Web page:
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Shaq Murray-Lawrence is happy to be here – Saskatchewan Roughriders

Shaq Murray-Lawrence has been waiting for this for nearly 13 months.

The 24-year-old product of Scarborough, Ont., was added to the Saskatchewan Roughriders’ practice roster on Thursday and worked out with the CFL team Thursday and Friday.

“IT’S TRULY A BLESSING TO COME TO A FIRST-CLASS ORGANIZATION WITH WORLD-CLASS FACILITIES.”

The 5-foot-8, 192-pound running back may not be activated before the end of the season, but he’s likely just happy to be back on a football field. He hasn’t played since being involved in a hit-and-run car accident on Sept. 10, 2017.

“Everything happened so fast,” Murray-Lawrence said after Friday’s closed practice. “Before I knew it, I was being released by B.C., and I didn’t know what was next for my career.

“It was a dark place for me, trying to get back to what I love. Having the game taken away from me by something that was outside of football was definitely hard for me.”

Murray-Lawrence played 39 regular-season games with the Lions after they selected him in the third round (23rd overall) of the 2015 CFL draft out of UNLV.

Two days after a game against the Montreal Alouettes on Sept. 8, 2017, Murray-Lawrence was driving to the Lions’ facility in Surrey, B.C., for team meetings. He estimated he was five minutes away from the building when another car crossed into his lane and a head-on collision ensued.

The driver of the other vehicle fled the scene on foot, while Murray-Lawrence was taken to hospital with a concussion and soft-tissue injuries. The Lions subsequently put him on the disabled list and later released him.

The Alouettes signed Murray-Lawrence as a free agent in February of this year and he went to their training camp. But a team doctor wouldn’t give Murray-Lawrence physical clearance to play, so Montreal cut him.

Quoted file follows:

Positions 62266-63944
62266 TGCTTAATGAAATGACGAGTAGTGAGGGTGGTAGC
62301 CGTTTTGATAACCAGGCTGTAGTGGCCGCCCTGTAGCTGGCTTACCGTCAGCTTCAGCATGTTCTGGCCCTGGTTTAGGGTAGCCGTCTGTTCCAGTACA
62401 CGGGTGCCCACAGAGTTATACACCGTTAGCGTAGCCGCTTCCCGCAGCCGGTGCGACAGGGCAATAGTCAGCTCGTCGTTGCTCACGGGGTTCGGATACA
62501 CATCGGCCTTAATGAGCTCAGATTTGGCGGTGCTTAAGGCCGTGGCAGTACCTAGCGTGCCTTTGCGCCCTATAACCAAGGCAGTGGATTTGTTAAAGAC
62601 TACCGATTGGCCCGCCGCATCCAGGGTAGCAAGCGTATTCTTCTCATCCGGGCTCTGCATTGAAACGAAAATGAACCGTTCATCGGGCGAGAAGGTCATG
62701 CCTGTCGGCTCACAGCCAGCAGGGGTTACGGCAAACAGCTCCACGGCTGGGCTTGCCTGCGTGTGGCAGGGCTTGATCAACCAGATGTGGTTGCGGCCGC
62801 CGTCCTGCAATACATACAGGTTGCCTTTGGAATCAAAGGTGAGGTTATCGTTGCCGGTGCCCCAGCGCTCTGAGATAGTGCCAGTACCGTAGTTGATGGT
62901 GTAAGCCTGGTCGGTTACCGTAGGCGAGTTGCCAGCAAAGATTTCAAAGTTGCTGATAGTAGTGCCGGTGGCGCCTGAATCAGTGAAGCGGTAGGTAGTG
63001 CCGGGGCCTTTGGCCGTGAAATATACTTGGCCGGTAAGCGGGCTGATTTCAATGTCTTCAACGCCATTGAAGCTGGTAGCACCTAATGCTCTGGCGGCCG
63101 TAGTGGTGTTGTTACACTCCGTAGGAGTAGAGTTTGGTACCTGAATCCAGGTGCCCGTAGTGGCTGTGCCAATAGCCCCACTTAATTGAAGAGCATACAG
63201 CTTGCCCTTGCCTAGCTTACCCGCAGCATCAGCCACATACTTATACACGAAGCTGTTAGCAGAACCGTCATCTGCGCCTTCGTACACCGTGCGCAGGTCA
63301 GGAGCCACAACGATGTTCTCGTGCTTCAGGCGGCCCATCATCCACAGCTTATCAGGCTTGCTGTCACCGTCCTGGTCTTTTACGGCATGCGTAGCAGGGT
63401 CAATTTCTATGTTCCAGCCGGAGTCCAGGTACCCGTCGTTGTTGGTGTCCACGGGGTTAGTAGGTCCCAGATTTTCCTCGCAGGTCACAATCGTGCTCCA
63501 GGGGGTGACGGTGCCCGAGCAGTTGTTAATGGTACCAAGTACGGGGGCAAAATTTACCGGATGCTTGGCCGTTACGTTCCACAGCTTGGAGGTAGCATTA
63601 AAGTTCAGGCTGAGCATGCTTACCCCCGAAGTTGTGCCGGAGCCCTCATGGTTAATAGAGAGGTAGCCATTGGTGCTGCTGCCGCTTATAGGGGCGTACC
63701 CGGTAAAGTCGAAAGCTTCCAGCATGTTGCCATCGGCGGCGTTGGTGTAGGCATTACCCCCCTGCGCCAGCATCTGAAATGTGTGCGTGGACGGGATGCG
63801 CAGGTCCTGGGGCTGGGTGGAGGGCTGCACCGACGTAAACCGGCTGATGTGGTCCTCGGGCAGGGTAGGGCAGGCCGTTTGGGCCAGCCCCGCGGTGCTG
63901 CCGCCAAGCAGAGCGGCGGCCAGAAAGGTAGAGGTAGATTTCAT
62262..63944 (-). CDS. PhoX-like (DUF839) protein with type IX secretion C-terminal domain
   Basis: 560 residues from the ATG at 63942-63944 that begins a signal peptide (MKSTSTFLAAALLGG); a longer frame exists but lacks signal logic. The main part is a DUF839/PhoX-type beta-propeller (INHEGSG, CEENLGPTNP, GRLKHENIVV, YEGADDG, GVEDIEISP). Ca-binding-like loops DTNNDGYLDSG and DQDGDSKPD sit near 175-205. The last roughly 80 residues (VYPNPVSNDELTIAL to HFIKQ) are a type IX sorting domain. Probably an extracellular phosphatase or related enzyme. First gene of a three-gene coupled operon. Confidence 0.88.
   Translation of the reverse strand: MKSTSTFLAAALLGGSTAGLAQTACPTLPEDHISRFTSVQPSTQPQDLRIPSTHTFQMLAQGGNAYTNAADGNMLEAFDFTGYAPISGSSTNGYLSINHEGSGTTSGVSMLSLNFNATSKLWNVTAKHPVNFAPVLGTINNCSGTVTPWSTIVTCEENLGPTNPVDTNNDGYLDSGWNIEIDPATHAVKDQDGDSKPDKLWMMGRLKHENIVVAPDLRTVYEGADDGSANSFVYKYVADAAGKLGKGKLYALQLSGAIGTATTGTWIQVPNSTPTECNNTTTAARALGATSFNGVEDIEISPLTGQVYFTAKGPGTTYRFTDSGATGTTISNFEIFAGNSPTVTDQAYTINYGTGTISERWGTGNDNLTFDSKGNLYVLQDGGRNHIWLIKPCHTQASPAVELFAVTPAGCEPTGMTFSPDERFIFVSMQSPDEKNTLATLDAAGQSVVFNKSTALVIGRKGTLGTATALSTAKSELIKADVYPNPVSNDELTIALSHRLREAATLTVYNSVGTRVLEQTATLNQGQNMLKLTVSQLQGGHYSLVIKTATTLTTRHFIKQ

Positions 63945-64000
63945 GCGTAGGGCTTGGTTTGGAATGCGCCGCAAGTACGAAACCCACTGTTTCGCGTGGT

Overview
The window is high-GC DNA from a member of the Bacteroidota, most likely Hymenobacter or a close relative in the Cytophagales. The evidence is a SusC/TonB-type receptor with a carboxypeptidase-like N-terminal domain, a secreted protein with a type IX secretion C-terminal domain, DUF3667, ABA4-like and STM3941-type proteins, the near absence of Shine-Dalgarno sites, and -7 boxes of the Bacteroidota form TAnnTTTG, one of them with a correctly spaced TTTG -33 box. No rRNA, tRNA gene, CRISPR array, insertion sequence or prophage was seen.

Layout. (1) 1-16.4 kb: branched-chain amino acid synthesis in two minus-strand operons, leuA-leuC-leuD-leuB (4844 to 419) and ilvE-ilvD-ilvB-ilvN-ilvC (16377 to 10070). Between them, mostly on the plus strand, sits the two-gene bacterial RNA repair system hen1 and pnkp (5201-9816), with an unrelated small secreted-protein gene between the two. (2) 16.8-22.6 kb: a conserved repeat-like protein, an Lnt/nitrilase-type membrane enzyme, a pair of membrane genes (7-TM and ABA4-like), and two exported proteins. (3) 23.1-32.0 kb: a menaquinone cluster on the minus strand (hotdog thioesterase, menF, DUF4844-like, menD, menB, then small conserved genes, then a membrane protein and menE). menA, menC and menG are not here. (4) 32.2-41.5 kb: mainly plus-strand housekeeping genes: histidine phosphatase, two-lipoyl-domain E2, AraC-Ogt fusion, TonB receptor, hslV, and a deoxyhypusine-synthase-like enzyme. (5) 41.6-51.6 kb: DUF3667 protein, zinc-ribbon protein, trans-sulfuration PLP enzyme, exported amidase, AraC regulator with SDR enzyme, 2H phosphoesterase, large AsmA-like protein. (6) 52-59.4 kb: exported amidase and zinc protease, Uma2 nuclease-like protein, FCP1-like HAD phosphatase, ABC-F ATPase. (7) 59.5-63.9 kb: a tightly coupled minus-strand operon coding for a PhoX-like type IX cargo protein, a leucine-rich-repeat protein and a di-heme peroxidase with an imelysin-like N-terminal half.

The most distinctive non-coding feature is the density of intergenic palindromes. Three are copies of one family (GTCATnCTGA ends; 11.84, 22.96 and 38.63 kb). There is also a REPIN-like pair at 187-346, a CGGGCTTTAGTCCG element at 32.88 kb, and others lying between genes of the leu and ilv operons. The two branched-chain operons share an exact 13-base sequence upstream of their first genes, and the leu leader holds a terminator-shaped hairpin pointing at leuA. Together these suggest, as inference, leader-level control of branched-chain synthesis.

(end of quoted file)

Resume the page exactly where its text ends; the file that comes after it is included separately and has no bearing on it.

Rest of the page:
“Prior to (going to camp), I had been rehabbing and trying to get myself right eight times a week, putting a lot of money into my body just trying to get back,” he said. “To have a doctor say, ‘Hey, you can’t do this’ created a lot of ups and downs for me.”

Once again, Murray-Lawrence was without an opportunity to play — and that didn’t sit well with him.

“After Week 10, Week 11, Week 12, you’re watching your peers play while you’re at home and you’re like, ‘Man, what am I not doing right? Is this it for my career?’ ” Murray-Lawrence said.

“I started coaching high school football (in Scarborough), being involved with my community and trying to keep myself busy, but at the same time, there was a piece of my heart missing. That was playing football.

“I’ve been playing this game since I was six or seven years old. It’s all I know.”

This week, he heard from a friend that the Roughriders were interested in adding Murray-Lawrence. The team soon contacted him and arranged for him to fly to Regina, where he was on the field Thursday.

That ended more than a year of wondering.

“It’s truly a blessing to come to a first-class organization with world-class facilities,” said Murray-Lawrence, who joins Tre Mason, Marcus Thigpen, Cameron Marshall and Sherman Badie in the Roughriders’ stable of tailbacks. “It’s truly humbling.

“It’s just great to be back.”

 

Credit: Ian Hamilton, Saskatchewan Roughriders